‘I’m a little skeptical of this one – electric mowers are powered from the grid, and most of that energy is produced by coal and gas anyway. That’s doubly true for cordless mowers, which are marketed as a green alternative but will likely be charged up with electricity produced in fossil-fuel power plants, as well as using lithium cells; lithium mining is also environmentally harmful.

‘I’m yet to anything truly convincing, but given that these batteries produce no greenhouse gases in use, unlike gas mowers, I’d carefully suggest that electric and cordless mowers are a little more environmentally friendly.’

Mowing noise

Noise is another reason why we don’t favor gas lawn mowers. ‘Both types of electric mowers (corded and battery powered) are much quieter than gas-powered versions,’ says Steve Bradley.

‘Mechanical engines are loud, particularly if you need to keep revving the machine to cope with long grass, an uneven surface or an incline. With electric mowers, the machine provides a constant low-level hum, and the most noise actually comes from the sound of the blades cutting through longer grass. Even then, the noise is much less intrusive.’

HG’s Alex David agrees. ‘Electric and corded mowers are also much less antisocial than gas mowers,’ he says. ‘Gas mowers are much louder, because not only do they have blades whirring over grass, but they also have the revving sound of the engine. They give off noxious petrol fumes, too – it’s not something your neighbors want to breathe in while they enjoy their yards.’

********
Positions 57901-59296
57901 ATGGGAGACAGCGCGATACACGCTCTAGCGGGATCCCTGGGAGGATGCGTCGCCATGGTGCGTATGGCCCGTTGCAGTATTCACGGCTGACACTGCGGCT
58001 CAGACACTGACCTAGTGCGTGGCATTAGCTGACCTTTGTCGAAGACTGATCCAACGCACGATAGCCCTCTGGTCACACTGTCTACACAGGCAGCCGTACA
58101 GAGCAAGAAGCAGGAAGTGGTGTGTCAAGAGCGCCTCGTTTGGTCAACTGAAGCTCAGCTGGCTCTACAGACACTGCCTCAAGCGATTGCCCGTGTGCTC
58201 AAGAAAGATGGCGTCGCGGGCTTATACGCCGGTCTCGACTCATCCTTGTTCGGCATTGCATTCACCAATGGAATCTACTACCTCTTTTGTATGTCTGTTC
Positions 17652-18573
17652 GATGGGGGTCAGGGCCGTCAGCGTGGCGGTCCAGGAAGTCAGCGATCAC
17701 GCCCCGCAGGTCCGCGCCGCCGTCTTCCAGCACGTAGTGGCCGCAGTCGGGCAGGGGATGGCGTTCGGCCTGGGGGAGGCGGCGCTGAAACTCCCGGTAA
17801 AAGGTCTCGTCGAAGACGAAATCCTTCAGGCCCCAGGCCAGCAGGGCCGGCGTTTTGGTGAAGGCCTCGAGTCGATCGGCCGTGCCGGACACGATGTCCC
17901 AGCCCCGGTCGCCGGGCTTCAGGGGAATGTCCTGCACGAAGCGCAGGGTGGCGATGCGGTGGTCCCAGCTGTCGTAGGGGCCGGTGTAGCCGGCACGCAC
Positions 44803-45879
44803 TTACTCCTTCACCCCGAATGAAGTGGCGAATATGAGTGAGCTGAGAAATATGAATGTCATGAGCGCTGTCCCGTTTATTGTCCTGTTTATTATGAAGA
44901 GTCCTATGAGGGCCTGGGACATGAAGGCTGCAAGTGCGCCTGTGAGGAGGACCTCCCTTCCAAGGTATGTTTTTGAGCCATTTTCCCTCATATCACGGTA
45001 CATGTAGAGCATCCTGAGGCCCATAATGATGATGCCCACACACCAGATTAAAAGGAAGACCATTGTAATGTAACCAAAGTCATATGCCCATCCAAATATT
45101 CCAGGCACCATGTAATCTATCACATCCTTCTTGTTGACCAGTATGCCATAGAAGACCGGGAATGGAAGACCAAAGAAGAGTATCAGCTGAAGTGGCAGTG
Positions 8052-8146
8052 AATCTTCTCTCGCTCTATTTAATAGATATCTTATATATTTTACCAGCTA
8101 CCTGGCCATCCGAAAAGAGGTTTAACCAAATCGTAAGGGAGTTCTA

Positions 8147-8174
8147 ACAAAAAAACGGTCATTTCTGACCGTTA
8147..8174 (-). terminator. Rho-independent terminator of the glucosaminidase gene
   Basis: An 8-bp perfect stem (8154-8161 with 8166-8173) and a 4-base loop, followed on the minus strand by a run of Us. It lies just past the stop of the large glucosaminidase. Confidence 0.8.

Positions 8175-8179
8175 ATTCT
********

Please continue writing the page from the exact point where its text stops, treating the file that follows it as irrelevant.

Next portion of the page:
Running time

The issue of electric mower running time might have you thinking that gas lawn mowers aren’t an out-of-date buying choice but – as in issues of lawn mower power – things have moved on, and batteries provide power for longer than they did in the past.

‘Most manufacturers will provide an estimated run time for a battery-powered machine,’ says Steve Bradley. ‘This can only be an estimate, as it will vary depending on the lawn’s condition: length of grass and how wet/dry it is when you mow (we found these average at approximately 50 minutes on a full charge). However, this can easily be extended by purchasing a second battery (or more) and/or a “fast charger”. A corded mower will have few limitations to the run time.’

Bear in mind, too, that most of us use mowers for relatively short periods at a time, and likely only once a week.

Mower maintenance

Issues of maintenance – both what’s required and the costs – also led us to change our recommendations on mowers.

‘Gas-powered mowers have many moving parts and, to work efficiently, they should have at least one routine overhaul a year (usually in winter), to keep them in good condition,’ says Steve Bradley. ‘This can be done at home, but is most commonly done by the supplier or dealership, which can make it costly.

‘Electric mowers need very little maintenance, other than being cleaned after use. The blades can be sharpened at home and, if they become damaged, are easily replaced. These machines contain a large proportion of plastic-type materials to reduce weight and these do not corrode when exposed to grass sap.

‘In the event that a battery fails (and they do), it can be replaced without affecting the actual lawnmower. Many actually come with their own warranty of around two to three years.’

Law and regulations

Changes to the law also influenced our decision to no longer recommend gas lawn mowers. California is phasing out gas-powered mowers and leaf blowers, for example, while other states are considering similar measures.